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Should you move to live near your grandchildren?


The prospect of moving to live near your grandchildren can be a dream for some - adventure days out, baking cupcakes and cosy sleepovers, but it may not be all it's cracked up to be. 

There are lots of considerations to make before you up sticks; will you be too close for comfort? Which set of grandchildren do you move closest to? What about the life you've built up?

We've rounded up a few concerns from gransnetters on our forums and delved into The New Granny's Survival Guide, to help you make the Big Decision.

Too close for comfort?

Nosy neighbour

Image credit: Sodahead

You, or your children, may be keen to play happy families - when you can nip over for tea or spend a few hours whizzing toy cars with the grandchildren - but there may be some friction if you're living in each other's pockets.

How often would you/they visit? Do you call beforehand? It's a mindfield when it comes to visiting ettiqutte and it's worth having a casual chat about what would suit everyone.

Your privacy


"I'm now dating again. But the thought of my daughter seeing a gentleman friend leaving in the wee small hours (and putting two and two together) fills me with horror. Although... I'm sure as her mother I'm the one who's supposed to be disapproving of what she gets up to." Flibs

If there are certain things you'd rather keep to yourself, it might be tricky if you're living in close proximity to your loved ones. As much as you'd like to share each other's lives, you (and they) don't need to know the ins and outs of the latest argument over who last emptied the dishwasher, and God forbid, how many wine bottles you've left out for recycling... 

Travel costs


Are you torn between the places and people you love at completely different ends of the country? Quiltinggran admits, "I'm spending too much time, money and emotion travelling between the two. And pleasing no one."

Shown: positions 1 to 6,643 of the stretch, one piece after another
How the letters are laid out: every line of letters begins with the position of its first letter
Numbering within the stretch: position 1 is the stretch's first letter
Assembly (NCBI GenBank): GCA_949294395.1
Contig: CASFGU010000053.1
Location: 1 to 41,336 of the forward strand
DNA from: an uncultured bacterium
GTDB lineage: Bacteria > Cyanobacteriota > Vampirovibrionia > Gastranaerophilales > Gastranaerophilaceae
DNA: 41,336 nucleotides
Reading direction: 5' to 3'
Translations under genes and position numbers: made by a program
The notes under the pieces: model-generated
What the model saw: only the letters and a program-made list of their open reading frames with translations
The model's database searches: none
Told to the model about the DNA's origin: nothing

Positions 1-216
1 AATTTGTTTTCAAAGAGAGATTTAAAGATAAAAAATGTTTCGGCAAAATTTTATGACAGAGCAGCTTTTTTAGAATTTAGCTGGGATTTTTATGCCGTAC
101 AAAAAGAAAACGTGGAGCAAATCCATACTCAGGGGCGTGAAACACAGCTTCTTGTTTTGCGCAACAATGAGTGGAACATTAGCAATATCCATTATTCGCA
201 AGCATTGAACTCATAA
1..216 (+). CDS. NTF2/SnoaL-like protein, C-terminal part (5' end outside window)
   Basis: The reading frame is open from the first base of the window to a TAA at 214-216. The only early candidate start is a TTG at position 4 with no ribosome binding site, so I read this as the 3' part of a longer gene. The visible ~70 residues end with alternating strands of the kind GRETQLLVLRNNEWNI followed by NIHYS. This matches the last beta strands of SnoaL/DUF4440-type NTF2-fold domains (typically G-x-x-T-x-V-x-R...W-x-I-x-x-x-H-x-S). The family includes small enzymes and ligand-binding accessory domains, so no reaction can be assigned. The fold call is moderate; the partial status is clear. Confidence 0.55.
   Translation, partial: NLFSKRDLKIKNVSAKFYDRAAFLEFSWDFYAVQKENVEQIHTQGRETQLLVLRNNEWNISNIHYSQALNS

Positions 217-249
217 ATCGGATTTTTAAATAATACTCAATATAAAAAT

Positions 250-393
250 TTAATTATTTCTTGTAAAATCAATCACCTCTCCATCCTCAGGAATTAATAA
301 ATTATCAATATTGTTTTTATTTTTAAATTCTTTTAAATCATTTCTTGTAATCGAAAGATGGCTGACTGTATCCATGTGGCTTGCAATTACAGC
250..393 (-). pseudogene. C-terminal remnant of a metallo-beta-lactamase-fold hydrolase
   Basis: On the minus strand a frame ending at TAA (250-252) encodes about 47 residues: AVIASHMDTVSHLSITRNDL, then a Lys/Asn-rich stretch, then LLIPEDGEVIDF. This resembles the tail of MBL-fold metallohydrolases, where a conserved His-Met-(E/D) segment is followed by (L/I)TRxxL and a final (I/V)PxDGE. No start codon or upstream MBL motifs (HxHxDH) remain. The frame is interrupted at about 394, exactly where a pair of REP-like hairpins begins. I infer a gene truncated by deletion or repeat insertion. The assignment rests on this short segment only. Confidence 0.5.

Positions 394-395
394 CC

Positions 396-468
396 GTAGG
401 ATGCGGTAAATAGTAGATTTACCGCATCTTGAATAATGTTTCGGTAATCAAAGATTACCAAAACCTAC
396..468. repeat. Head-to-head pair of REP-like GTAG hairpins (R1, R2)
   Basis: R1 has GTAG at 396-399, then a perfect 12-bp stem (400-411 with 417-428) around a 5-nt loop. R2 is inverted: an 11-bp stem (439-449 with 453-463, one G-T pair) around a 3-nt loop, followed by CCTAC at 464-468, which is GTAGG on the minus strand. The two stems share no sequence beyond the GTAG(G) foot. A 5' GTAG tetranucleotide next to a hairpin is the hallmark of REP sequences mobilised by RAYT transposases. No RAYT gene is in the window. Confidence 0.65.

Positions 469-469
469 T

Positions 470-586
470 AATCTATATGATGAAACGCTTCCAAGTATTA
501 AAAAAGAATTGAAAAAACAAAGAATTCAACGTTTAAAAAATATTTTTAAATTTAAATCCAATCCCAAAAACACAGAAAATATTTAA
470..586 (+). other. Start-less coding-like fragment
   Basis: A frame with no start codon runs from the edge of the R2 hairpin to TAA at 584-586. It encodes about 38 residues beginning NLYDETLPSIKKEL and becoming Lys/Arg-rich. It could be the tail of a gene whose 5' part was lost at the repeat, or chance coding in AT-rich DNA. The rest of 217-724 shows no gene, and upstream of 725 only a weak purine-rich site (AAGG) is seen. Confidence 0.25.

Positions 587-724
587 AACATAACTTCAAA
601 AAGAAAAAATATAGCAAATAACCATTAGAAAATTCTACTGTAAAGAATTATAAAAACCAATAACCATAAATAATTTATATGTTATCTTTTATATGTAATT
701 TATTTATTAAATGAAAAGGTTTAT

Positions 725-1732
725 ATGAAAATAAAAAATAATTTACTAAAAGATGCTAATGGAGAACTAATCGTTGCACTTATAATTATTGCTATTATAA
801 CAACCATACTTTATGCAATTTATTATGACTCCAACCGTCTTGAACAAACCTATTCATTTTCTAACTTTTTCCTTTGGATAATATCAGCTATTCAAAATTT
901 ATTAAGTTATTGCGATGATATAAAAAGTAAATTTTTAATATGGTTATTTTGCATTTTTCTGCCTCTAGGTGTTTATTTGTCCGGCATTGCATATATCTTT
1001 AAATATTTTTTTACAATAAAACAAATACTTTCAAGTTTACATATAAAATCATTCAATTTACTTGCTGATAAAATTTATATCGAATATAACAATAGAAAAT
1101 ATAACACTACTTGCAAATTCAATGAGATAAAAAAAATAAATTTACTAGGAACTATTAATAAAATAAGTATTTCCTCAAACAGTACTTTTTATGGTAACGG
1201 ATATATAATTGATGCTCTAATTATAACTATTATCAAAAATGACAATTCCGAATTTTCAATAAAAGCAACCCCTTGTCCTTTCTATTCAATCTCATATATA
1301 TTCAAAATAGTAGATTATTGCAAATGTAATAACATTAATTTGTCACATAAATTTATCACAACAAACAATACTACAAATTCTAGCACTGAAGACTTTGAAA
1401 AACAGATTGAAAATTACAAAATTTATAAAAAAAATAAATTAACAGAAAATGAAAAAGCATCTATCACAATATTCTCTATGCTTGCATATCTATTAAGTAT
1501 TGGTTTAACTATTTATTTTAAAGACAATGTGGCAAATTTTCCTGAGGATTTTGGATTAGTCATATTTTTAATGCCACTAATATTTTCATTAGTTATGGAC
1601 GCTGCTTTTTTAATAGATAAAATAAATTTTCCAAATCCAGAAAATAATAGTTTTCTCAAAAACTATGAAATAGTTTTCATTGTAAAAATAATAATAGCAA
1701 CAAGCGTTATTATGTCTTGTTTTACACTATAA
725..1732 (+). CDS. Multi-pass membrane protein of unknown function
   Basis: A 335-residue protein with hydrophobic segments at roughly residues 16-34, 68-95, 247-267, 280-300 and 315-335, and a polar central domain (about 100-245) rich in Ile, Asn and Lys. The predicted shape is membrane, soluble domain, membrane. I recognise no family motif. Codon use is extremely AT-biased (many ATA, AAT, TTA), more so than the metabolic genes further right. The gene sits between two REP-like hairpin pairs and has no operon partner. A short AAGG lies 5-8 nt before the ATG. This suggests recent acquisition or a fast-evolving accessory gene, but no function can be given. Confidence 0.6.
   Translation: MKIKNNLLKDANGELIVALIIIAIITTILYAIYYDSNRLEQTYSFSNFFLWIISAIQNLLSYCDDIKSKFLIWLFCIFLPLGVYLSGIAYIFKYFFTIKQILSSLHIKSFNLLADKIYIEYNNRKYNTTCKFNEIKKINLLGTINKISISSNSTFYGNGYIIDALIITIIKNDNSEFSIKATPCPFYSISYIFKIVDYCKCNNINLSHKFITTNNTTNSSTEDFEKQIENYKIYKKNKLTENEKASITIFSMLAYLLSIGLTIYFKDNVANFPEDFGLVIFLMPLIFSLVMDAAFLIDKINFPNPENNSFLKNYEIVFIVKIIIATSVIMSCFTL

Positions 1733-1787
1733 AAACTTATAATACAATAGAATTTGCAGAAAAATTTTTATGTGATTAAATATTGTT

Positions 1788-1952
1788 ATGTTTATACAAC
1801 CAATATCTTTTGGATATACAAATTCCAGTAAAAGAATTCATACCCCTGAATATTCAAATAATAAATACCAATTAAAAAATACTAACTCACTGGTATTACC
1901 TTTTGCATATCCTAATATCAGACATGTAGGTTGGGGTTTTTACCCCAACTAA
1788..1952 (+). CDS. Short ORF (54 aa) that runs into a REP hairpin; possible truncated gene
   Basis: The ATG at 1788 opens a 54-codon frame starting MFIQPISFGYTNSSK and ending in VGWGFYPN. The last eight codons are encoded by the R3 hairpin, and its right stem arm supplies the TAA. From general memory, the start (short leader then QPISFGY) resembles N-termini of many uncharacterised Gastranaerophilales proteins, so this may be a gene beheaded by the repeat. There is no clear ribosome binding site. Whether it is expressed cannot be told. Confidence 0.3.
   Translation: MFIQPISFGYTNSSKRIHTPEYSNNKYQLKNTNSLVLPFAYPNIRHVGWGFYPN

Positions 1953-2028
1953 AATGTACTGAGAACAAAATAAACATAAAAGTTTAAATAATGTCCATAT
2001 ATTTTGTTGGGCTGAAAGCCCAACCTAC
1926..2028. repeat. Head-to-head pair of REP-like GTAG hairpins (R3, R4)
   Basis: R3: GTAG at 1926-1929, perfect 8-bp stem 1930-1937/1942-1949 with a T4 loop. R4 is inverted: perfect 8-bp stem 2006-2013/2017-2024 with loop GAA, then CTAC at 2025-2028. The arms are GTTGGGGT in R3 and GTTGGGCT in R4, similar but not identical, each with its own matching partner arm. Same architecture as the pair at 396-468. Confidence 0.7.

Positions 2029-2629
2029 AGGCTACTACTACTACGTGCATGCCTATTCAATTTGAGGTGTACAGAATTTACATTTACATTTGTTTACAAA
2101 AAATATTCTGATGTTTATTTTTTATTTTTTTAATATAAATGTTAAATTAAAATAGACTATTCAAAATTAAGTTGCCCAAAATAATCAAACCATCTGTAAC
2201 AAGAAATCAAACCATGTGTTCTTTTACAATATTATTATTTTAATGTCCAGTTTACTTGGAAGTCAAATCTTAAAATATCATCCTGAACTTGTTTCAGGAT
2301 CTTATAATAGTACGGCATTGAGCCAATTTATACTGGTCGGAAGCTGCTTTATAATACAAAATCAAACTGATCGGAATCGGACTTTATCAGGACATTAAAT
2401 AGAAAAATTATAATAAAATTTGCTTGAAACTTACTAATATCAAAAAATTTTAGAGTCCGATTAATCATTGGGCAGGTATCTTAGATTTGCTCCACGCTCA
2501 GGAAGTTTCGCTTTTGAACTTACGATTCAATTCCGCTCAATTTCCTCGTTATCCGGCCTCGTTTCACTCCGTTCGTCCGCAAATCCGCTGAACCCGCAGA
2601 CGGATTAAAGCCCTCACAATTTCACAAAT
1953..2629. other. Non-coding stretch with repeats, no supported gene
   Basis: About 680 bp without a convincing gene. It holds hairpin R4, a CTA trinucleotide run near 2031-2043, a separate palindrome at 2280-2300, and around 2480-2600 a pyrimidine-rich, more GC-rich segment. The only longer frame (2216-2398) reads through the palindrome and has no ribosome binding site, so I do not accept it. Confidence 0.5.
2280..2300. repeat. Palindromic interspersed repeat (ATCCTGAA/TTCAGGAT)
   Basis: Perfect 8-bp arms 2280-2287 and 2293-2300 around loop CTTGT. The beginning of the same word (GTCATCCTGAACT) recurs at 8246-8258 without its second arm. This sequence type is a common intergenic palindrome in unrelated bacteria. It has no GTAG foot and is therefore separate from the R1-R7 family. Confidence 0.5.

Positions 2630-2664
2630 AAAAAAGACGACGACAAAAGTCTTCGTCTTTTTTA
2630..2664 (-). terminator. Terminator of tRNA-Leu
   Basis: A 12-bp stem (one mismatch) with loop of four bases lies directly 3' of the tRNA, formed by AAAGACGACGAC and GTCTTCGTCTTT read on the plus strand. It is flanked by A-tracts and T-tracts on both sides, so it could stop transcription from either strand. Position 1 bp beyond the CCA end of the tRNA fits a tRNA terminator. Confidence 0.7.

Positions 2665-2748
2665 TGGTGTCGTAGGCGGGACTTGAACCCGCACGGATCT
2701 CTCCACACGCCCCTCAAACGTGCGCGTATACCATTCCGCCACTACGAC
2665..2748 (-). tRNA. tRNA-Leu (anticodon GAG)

PPP points out, "When you are relatively young grandparent the family might enjoy coming for weekend visits and holidays, but once the ravages of age set in, the trips to see Grandma can become a chore. That's what made us decide to sell up in order to be close to our family."

Although it's easier said than done - starting from scratch is tough, and it's up to you to weigh up the pros and cons of being displaced in town you can't quite call 'home'. You may have already established yourself within the community, with friends, your job - do you really want to drop it all for a new life? 

Eeny meeny...

favourite child

You probably have - dare we say - a favourite child, but would you necessarily pick to move nearer to them than your other children? If you have a new addition to the family, you may want to move closer to be a part of the early years of their life, or you may want to spend more time with the older kids - helping with homework, being a shoulder to cry on when Mummy is being mean. How do you decide which set of grandchildren are worthy of your big upheaval to a new and unfamiliar town?

Babysitting duties

child playing train

Lots of grandparents enjoy babysitting duties, and see it as a chance to spend some quality time with the children, away from the parents. Although, sometimes grandparents can be taken for granted: "I've seen many friends whose families live very nearby end up feeling "put upon", as their children come to rely upon them as unpaid babysitters or emergency stopgaps." (bakergran) 

It's important to find the balance between spending time with your grandchildren and enjoying your own life, especially if you have to start from scratch.

Other things you might like:

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Britain's childcare army Long-distance grandparenting


Images: Shutterstock